Retrospectives become a waste of time if the changes and improvements agreed upon in the meeting are never accomplished. Esther Derby believes in the power of retrospectives. And she knows firsthand that it's easy to talk about a change, but not always easy to actually do something differently. Esther shares experiences that illustrate this point and offers advice on how to make changes stick.
Managing an agile project based on uncensored "Very High," "High," and "Low Priority" user stories or backlog items used to induce stress on Jeff Patton. So he learned to implement a combination of prioritization techniques to get these lists--and the job--under control. In this week's column, find out how Jeff utilizes MoSCoW and business goals to make sense of prioritization.
In this article, the authors discuss how software configuration fits into products and projects, beyond managing and controlling source code and other developer assets. They look at the differences between internal and external products and where project fit into the equation.
Everyone responds to change differently, whether managers know this or not. A good leader knows this, and doesn't hurt the morale of a team by expecting them to act a way that their incapable of, or that feels unnatural to them. Naomi Karten brings this all to light in this article.
In 1997 Eliyahu Goldratt published a business novel titled Critical Chain in which he introduced a new way of scheduling and executing projects similar to the more familiar Critical Path method. Goldratt's version removes many of the estimating games that go on between managers and their staff. This results in projects that typically deliver in about 75 percent of the normal time. In this column, Clarke Ching demonstrates some of the ideas from Critical Chain and will show how to use it easily within agile projects.
Some things in life, like death and taxes, are a given. Software development teams face their own givens: Project schedules will always change and certain teams will suffer because of these changes. If that's to be expected, then why haven't most managers done anything to save their teams from undue stress and abuse? In this column, Dion Johnson explains that we've got to take care of our teams, or else we'll never see the end of team abuse.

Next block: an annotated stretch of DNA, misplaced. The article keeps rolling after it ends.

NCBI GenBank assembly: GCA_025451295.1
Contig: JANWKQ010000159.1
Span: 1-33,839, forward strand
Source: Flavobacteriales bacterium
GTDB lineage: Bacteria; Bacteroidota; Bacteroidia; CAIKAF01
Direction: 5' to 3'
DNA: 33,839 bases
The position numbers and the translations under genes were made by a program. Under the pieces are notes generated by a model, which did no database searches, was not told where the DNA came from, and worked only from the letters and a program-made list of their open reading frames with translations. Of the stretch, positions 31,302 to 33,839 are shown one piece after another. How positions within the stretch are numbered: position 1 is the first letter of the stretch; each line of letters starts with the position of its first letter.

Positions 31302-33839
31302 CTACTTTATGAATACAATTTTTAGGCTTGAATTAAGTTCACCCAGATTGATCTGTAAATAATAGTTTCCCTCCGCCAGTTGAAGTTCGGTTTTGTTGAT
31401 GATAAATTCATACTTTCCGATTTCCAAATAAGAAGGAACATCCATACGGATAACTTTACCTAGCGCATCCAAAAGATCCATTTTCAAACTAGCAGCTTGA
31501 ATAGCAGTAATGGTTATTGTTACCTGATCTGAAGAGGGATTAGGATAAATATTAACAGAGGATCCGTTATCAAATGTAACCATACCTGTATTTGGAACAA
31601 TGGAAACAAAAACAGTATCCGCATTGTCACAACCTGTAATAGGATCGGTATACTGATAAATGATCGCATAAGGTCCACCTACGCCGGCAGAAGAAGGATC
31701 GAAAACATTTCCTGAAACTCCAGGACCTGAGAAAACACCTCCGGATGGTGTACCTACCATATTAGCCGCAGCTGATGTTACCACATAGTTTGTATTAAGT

The economy, like the weather, is a complex system that cycles through good times and bad. Dark economic clouds are brewing on the horizon. Predictions of inflation, stagnant growth, crushing debt, tightening credit are in the forecast. Payson Hall tells us how to weather the storm.
Modern day reporters tend to write their articles using what is known as the "inverted pyramid" style. They start with the most important information in the first sentence, followed by the next most important, and so on. This format not only gives the reader the biggest bang for his buck as he reads it also gives both the reporters and their editors huge flexibility in their uncertain and fast-changing environments. Clarke Ching shows how modern software development techniques use the same idea to give customers the best bang for their buck—in equally uncertain environments.
Goals and requirements drive the work schedules of all projects. Some of these requests are necessary to the success of the current project, others are not so critical. Yet sometimes we lose sight of this and spend many work hours trying to complete more than what can be done within the timeframe of a project. In this column, Johanna Rothman reminds us to look critically at what we're working on to make sure we're satisfying the goals after the requirements have been satisfied.
Michele Sliger uses a simple exercise to exemplify the changes self-organized teams cause in any company, especially with the project manager. In this column, Michele explains how to conduct this exercise and how to review and use the results to improve work relationships and communication. Above all, this exercise should help your whole organization understand how everyone's knowledge of a project's initiatives and goals affects the project's success.